TEMPE, Ariz. When ordering seafood, the options are many and so are some of the things you might consider in what you order. Is your fish healthy? Is it safe? Is it endangered? While there are many services and rankings offered to help you decide there's even an iPhone app a group of researchers have found a simple rule of thumb applies.
"If the fish is sustainable, then it is likely to be healthy to eat too," said Leah Gerber, an associate professor and senior sustainability scientist at Arizona State University.
Gerber and colleagues ran an analysis of existing literature on fish to see which ones are more healthy choices and which seem to be the types that you might want to avoid, due to exposure to contaminants like mercury or due to over-exploitation. Their findings are published in today's (Aug. 2) early on-line version of the Frontiers in Ecology and the Environment, a publication of the Ecological Society of America.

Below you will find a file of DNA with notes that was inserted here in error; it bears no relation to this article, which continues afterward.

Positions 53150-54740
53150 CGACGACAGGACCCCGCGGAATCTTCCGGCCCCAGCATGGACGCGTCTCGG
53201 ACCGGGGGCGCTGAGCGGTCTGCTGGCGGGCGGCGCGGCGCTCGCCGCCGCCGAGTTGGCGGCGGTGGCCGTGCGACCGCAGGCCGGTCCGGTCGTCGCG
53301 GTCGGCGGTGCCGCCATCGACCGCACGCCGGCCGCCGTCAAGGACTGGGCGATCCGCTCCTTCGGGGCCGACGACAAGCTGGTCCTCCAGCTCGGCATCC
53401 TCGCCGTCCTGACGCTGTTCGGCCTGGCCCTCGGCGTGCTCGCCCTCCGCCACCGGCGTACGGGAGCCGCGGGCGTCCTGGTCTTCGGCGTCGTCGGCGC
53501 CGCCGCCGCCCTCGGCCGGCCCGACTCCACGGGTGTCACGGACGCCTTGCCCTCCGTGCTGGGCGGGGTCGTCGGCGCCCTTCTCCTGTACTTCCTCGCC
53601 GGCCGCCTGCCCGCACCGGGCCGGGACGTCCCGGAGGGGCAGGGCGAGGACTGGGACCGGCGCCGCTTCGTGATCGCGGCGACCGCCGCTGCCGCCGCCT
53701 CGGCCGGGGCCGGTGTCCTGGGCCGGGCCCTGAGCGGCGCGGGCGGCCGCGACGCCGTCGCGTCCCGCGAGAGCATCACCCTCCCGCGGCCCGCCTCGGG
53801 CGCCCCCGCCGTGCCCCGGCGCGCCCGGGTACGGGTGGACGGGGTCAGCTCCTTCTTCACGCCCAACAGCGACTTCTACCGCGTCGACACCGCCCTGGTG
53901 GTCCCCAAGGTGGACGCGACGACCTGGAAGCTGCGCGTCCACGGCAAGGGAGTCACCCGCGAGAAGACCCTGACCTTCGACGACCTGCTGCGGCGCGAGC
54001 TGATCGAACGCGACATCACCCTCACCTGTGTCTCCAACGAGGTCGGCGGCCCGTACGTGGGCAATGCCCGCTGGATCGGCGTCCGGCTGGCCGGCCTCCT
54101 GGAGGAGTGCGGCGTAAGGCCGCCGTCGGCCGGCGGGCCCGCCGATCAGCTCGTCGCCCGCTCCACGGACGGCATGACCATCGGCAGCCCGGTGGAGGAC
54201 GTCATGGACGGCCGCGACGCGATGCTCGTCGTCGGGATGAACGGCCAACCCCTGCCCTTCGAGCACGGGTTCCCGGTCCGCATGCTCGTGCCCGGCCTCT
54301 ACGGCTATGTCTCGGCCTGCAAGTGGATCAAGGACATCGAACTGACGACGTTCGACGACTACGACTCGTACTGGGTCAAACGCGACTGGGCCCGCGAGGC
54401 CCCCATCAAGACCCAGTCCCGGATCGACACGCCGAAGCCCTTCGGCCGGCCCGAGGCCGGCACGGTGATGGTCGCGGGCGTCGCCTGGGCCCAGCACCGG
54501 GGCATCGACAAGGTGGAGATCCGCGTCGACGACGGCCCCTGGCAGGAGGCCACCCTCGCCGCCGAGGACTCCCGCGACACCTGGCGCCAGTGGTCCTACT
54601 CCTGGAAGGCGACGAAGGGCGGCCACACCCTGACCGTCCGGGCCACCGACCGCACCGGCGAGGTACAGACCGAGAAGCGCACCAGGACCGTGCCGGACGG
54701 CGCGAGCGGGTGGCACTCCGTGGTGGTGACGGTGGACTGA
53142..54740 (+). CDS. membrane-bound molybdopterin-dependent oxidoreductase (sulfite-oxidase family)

In "Sustaining seafood for public health," Gerber and fellow authors Roxanne Karimi, Stony Brook University, Stony Brook, N.Y. , and Timothy Fitzgerald of the Environmental Defense Fund, Washington, DC state that their analysis is the first to bring together the sustainability rankings from several organizations, the health metrics of consumption ranked by various species (like how much omega-3 fatty acids are found in a specific fish type), as well as any known contaminant exposure, and data from several ecological studies on the relative health of specific species.
"In general, larger longer-lived fish are more likely to have exposure to toxins due to the length of their lives and their place on the food chain," Gerber explained. "So you might be best served to stay away from them like Bluefin Tuna or Swordfish. Besides they already are over fished."
Safer choices might be Alaskan Pollock, Atlantic Mackerel or Blue King Crab, said Gerber, a conservation biologist and sushi lov
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Arizona State University